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By Khalid Al Khalaileh and Nicole Rutherford

International education Magazine

Since 1999

Interview with Dr. Nina Lemmens

Director

German Academic Exchange Service (DAAD) in North America

One of the top destinations for international educational exchange is Germany—and how could it not be?  Rich in culture, history and innovation, Germany is renowned for its high-pedigree schools and international hospitality.

“We invite everybody,” said Dr. Nina Lemmens, director of the German Academic Exchange Service (DAAD) in North America. “As an organization we don’t look if someone is rich or poor, it’s always based on merit. So somebody has to be good and has to have a good project or reason to come. And then if they then later decide if they come for a degree and they want to stay, we are very happy for them to stay.”

One attractant to German education is that there is no cost for tuition to students—regardless of international status or not.

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“Despite the fact that we don’t charge tuition fees in Germany,” Dr. Lemmens said, “ It’s working out very well…there are several studies that show even though we don’t charge fees, it pays off pretty quickly.”

Dr. Lemmens said that a because students walk away with a German education, German language skills, and exposure to the country, in the future they will think of Germany as a good partner or even a future home.

“We strongly believe it’s a win-win situation.” Said Dr. Lemmens.

Germany is also famous for its very different, but successful education system.  This “Dual System” roots back to the medieval era and promotes educational diversity and symbiosis for people at all education levels. At age 16, the German population chooses between going to vocational school, or continuing on with a more academic path towards universities.

 

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The universities themselves also have two varieties; one kind is research-based and the other leans towards applied sciences. Both paths work together and have great exposure to future contacts and internships.

“Certain areas, like engineering for instance, are very strong,” said Dr. Lemmens. “But of course the research [institutes] in universities will also have engineering departments, but they will be more the ones that do the inventions. So we already have this academic system which is divided, but working very well together.”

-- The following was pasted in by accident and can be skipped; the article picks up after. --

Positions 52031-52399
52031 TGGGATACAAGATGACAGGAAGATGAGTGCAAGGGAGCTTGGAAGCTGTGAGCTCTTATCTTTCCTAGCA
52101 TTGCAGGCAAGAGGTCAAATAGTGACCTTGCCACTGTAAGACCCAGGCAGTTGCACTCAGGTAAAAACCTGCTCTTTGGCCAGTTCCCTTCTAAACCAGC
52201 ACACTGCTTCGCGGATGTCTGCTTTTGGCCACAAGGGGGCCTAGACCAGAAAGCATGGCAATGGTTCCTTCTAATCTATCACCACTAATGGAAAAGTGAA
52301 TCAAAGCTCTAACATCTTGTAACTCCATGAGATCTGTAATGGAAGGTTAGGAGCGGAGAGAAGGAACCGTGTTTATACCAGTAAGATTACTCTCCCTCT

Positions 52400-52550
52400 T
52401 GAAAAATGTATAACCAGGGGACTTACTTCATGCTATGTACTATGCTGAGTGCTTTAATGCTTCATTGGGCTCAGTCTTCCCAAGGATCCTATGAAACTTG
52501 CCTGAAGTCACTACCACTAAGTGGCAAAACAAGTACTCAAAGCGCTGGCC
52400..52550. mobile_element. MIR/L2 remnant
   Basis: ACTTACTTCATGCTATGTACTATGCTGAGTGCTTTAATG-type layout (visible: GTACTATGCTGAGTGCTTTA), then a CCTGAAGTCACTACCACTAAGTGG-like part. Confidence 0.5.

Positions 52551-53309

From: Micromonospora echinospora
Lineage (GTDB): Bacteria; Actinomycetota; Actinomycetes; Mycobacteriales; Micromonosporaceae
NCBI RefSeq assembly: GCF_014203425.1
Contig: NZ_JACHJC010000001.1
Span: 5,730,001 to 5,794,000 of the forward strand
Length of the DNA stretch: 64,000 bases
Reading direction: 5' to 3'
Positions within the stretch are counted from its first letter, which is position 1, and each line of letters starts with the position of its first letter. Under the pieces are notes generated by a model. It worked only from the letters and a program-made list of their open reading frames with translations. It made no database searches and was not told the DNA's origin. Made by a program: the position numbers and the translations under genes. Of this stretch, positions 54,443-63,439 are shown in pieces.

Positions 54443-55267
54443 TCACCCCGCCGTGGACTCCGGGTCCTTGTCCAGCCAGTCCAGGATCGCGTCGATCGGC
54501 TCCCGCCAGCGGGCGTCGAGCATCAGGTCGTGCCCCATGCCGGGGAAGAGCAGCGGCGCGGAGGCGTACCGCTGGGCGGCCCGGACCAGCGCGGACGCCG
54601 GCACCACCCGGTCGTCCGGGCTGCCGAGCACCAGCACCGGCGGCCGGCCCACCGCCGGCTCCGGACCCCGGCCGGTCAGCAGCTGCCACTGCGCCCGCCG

Alternatively, the vocational path allows students go into trades or other vocational work, gaining wages while continuing the study of languages, literature and other regular studies until they are fully trained and can work fulltime.

“They are very important; we have the big car companies, but the real strength of the German economy are the companies that produce things that will be needed for the cars to be built,” said Dr. Lemmens. “They need these very highly-skilled workers, and they also need the engineers who have the inventions, and they need the people who have been trained at the universities of applied sciences who know how to build machines from the ideas that the others have, so I think this kind of food chain is working really well.”

Germany is happy to take students from all walks of life in, and also makes a big effort to send their own students out into the world; there are approximately 320 thousand international students in Germany, and the DAAD themselves have set a goal that 50 per cent of their students at some point study in a different country.

“We believe that students who want to make it in life and make a difference will need to have the best education,” said Dr. Lemmens. “Germany doesn’t have many natural resources compared to the number of people that live in Germany; it’s a pretty densely populated country, and so the resources that we have is of the human resources and so we need to invest in them.”

Students interested in Germany have over 400 institutions to choose from, so this mutual investment can take any path a person could dream of.

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